Tips To Handle An Intervention For A Loved One

You have noticed your family member or friend battling with addiction for awhile and have considered taking the next step: staging an intervention. When contemplating an intervention for your loved one, there are many things to consider. You want the intervention to be successful for your spouse, child, or another cherished member in your family or circle of friends. The last thing you want is to create more tension and have it damage or potentially end a relationship. If you are considering taking the steps to an intervention, here are a few tips to help you get through such a delicate situation.


Find A Professional Outsider To Help

Though the topic of addiction is a very personal matter, you may want to consider finding someone who has a background in addiction to help moderate the situation. Seeking the help of a psychologist, family counselor, or professional interventionist for help with your loved one may seem uncomfortable at first, but it is surprising how effective an outsider’s view can be with a background in helping others with addiction. Ask the proper questions before you hire an interventionist, and find someone who seems the right fit for the job.

Prepare And Organize

Before staging an intervention you need to do the prep work. How can you get through to your loved one? Who do you want at the intervention and who don’t you want? Who is going to speak and in what order? Hiring a professional may help with some of these questions but you know your loved one the best and in what environment they will feel the most comfortable. You want your intervention with your loved one to be as successful as can be so you may want to not invite anyone who is enabling their addiction.

Prepare For Success…Or Failure

Of course, you want your intervention for a loved one to be successful and the good news is that the numbers are in your favor. According to Dr. Jerry Law, 80 percent of addicts seek rehab within 24 hours of the intervention, with the other 20 percent seeking treatment within a week. If they agree to get treatment, it’s important to understand what happens next. For alcohol addiction, they will likely need to go through medically-supervised detox first. This involves staying at a treatment facility for usually 3-7 days while the alcohol leaves their system. For some additional guidance, it wouldn’t hurt you to have a quick search on: detox from alcohol info. There are other types of detoxification processes as well, depending on the drug type consumed. After detox, your loved one can then focus on the psychological and behavioral aspects of recovery through counseling, group therapy, 12-step programs, and other treatment methods.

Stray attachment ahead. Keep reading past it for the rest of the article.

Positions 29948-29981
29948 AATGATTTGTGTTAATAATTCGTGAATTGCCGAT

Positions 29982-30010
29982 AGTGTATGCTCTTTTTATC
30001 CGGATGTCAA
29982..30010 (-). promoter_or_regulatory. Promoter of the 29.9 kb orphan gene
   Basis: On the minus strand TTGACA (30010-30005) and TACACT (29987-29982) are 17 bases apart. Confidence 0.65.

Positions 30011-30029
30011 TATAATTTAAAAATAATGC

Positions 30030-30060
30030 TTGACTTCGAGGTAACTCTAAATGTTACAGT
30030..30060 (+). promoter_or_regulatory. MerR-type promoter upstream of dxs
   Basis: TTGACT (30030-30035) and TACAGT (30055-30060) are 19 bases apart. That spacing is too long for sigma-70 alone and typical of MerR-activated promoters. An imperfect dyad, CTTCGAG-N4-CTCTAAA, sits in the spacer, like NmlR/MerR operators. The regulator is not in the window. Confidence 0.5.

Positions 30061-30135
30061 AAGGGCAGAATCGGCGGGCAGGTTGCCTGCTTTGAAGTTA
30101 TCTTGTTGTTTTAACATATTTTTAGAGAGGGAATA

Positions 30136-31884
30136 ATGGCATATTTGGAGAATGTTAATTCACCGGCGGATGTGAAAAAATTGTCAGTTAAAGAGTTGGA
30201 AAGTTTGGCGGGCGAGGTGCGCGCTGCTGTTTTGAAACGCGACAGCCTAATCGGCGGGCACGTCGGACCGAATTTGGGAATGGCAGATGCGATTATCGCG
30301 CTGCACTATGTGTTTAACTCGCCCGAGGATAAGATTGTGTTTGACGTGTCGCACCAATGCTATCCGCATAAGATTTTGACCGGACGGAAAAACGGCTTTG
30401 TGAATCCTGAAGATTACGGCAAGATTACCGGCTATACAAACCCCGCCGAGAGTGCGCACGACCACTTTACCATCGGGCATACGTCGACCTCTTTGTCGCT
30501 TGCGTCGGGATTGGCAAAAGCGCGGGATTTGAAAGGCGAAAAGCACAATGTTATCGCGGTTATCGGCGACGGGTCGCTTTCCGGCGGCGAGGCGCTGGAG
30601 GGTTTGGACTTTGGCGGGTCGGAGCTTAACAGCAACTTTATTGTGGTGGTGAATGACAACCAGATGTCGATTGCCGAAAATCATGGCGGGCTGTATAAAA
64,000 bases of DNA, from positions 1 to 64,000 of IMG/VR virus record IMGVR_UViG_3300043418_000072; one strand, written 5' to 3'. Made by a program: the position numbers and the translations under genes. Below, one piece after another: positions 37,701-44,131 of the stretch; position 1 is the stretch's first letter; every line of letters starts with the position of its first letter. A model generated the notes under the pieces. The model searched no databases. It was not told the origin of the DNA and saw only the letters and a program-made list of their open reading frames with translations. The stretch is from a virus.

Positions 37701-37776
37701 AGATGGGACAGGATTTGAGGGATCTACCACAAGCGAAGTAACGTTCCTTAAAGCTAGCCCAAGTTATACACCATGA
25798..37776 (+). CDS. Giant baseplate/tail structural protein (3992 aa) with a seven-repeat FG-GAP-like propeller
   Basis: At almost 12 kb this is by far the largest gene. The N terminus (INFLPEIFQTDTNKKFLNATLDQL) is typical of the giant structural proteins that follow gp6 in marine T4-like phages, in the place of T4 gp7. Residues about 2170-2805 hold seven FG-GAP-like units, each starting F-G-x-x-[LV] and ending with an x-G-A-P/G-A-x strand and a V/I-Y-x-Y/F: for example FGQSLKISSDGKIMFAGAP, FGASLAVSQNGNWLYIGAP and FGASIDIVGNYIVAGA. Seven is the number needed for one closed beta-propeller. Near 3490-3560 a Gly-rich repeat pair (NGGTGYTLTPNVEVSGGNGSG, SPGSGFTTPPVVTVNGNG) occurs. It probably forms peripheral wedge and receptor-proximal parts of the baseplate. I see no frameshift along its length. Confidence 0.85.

However, not all interventions succeed right away. Your loved one may refuse treatment or relapse after initially agreeing to go. This is frustrating but common – recovery is a long process. If your first intervention fails, don’t give up. You may need to have several more conversations and interventions before they agree to get help. Focus on offering empathy, support, and hope. With patience and compassion, you can guide your loved one onto the path of recovery.

Preparation is key when planning an intervention for a loved one. It is important to be not only prepared for the intervention process itself, but also for each family member to be prepared mentally and emotionally to go through such a delicate topic. Look into finding the help of a professional to moderate, organize and stage a comfortable and nurturing environment for the intervention, and be prepared to accept the outcome no matter what that is.

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